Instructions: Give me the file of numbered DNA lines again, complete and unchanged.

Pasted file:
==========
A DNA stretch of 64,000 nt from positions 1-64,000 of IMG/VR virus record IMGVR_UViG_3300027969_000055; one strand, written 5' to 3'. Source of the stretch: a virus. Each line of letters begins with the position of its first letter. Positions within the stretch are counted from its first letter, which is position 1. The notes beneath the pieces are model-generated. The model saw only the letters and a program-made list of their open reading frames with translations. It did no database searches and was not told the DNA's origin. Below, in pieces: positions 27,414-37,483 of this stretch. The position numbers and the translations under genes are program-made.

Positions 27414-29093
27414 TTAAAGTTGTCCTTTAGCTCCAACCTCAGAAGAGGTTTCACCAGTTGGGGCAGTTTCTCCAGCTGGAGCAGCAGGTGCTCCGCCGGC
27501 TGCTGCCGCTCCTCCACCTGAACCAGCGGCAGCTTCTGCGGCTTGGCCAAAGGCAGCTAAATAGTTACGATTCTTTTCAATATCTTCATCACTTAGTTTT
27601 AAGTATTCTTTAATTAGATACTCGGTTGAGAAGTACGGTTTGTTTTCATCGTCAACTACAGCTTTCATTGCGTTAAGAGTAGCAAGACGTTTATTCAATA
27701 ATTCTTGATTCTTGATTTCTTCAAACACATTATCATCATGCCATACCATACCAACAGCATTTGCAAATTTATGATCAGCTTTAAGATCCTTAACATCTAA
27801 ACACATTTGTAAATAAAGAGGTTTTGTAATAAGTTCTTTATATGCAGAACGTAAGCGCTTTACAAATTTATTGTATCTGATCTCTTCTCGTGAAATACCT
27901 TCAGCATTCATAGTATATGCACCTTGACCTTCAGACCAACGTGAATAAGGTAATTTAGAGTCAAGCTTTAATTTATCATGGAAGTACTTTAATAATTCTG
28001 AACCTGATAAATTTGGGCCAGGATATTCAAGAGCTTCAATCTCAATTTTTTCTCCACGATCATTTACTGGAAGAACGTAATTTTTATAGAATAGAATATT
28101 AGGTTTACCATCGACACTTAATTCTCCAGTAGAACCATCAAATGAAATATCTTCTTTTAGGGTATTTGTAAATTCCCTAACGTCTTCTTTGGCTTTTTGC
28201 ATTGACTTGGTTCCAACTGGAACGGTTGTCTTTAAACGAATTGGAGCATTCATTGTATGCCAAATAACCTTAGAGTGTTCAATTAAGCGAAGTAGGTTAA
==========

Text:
A DNA stretch of 64,000 nt from positions 1-64,000 of IMG/VR virus record IMGVR_UViG_3300027969_000055; one strand, written 5' to 3'. Source of the stretch: a virus. Each line of letters begins with the position of its first letter. Positions within the stretch are counted from its first letter, which is position 1. The notes beneath the pieces are model-generated. The model saw only the letters and a program-made list of their open reading frames with translations. It did no database searches and was not told the DNA's origin. Below, in pieces: positions 27,414-37,483 of this stretch. The position numbers and the translations under genes are program-made.

Positions 27414-29093
27414 TTAAAGTTGTCCTTTAGCTCCAACCTCAGAAGAGGTTTCACCAGTTGGGGCAGTTTCTCCAGCTGGAGCAGCAGGTGCTCCGCCGGC
27501 TGCTGCCGCTCCTCCACCTGAACCAGCGGCAGCTTCTGCGGCTTGGCCAAAGGCAGCTAAATAGTTACGATTCTTTTCAATATCTTCATCACTTAGTTTT
27601 AAGTATTCTTTAATTAGATACTCGGTTGAGAAGTACGGTTTGTTTTCATCGTCAACTACAGCTTTCATTGCGTTAAGAGTAGCAAGACGTTTATTCAATA
27701 ATTCTTGATTCTTGATTTCTTCAAACACATTATCATCATGCCATACCATACCAACAGCATTTGCAAATTTATGATCAGCTTTAAGATCCTTAACATCTAA
27801 ACACATTTGTAAATAAAGAGGTTTTGTAATAAGTTCTTTATATGCAGAACGTAAGCGCTTTACAAATTTATTGTATCTGATCTCTTCTCGTGAAATACCT
27901 TCAGCATTCATAGTATATGCACCTTGACCTTCAGACCAACGTGAATAAGGTAATTTAGAGTCAAGCTTTAATTTATCATGGAAGTACTTTAATAATTCTG
28001 AACCTGATAAATTTGGGCCAGGATATTCAAGAGCTTCAATCTCAATTTTTTCTCCACGATCATTTACTGGAAGAACGTAATTTTTATAGAATAGAATATT
28101 AGGTTTACCATCGACACTTAATTCTCCAGTAGAACCATCAAATGAAATATCTTCTTTTAGGGTATTTGTAAATTCCCTAACGTCTTCTTTGGCTTTTTGC
28201 ATTGACTTGGTTCCAACTGGAACGGTTGTCTTTAAACGAATTGGAGCATTCATTGTATGCCAAATAACCTTAGAGTGTTCAATTAAGCGAAGTAGGTTAA